New short courses: more permanent than the pandemic

The government’s short-course skill plan is politically astute, putting policy into practise will take some thought   

People suffering COVID-19 job-losses learning in-demand skills in quick time at low cost (HECS-able $1250-$2500) suits the national circumstances.

But universities will need to want to participate: Learned readers wise in the ways of funding models suggest payments under the new scheme could be a third to a fifth less than the EFTSL discipline-amount for Commonwealth Supported Places for six months. And enrolments will have to take a university above funded-load for a course-area. So, it will be up to individual institutions to decide whether participating is worthwhile.

Open Universities Australia think some willLast night OUA announced it will waive fees for partner universities listing courses in health, nursing, education, IT and the sciences.

And the government has a bigger objective:There’s more to this than relief for institutions that need the money. It is a test-run (albeit a run on the run) for a substantial restructure of skills delivery to come. “The government will work with universities to give them more flexibility to adjust between bachelor places and sub bachelor and postgraduate places, pending legislative reform to lock in this more flexible model for the future,” according to a briefing note yesterday. And numbers appear uncapped!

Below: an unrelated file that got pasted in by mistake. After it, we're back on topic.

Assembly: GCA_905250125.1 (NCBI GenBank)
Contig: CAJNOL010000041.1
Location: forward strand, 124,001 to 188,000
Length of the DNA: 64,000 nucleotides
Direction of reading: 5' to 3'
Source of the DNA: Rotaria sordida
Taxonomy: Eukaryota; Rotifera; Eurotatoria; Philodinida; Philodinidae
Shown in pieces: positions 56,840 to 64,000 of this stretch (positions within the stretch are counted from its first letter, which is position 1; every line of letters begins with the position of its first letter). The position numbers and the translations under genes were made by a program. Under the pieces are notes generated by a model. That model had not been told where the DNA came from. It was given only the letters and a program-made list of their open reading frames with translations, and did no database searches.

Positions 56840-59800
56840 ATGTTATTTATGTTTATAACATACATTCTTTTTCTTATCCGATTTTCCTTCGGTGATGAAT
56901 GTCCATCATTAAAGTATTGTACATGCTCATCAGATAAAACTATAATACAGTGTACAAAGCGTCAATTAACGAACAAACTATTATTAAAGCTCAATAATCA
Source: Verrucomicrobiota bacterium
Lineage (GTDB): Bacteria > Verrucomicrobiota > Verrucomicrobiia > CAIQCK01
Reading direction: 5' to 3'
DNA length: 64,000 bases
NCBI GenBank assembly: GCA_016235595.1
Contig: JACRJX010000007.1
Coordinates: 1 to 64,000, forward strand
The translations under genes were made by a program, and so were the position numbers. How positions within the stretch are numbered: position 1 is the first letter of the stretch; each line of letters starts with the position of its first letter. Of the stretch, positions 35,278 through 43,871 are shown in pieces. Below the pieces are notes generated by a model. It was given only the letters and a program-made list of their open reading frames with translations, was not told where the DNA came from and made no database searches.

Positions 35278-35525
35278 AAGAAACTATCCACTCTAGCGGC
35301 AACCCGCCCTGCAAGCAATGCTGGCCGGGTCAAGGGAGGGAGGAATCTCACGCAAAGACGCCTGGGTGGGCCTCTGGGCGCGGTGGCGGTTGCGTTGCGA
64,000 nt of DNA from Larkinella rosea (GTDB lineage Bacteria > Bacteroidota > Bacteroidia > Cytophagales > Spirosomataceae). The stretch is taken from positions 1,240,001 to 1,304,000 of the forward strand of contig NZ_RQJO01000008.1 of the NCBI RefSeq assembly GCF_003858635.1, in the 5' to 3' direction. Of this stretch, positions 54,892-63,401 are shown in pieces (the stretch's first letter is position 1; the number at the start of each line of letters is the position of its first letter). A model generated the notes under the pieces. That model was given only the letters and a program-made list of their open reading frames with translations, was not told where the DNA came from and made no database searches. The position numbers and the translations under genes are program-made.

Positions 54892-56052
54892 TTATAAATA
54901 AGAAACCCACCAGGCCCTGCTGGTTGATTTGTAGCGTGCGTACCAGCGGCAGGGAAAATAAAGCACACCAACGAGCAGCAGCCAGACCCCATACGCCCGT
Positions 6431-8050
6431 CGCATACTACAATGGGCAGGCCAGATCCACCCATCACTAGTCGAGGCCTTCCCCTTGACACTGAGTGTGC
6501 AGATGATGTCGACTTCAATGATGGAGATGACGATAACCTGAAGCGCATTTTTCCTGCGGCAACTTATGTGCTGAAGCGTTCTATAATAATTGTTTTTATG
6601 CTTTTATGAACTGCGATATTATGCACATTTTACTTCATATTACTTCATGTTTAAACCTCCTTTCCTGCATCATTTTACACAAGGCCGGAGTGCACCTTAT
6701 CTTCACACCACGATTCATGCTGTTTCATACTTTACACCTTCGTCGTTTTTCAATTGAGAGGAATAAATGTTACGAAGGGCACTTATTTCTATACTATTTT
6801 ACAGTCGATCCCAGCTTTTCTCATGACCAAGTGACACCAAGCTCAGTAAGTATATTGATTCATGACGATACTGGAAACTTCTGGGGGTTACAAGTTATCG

Of course, there is a plenty to ponder on how the now unaccredited “higher-education certificates” will be credited to Australian Qualification Framework courses. Curriculum experts were in diplomas of delight as they pondered how the certificates would fit into the AQF. They will have to be quick to work it out. The programme only lasts for six months. But if it works it could create a new foundation for micro-skills training which would have taken years for state and federal officials to argue out.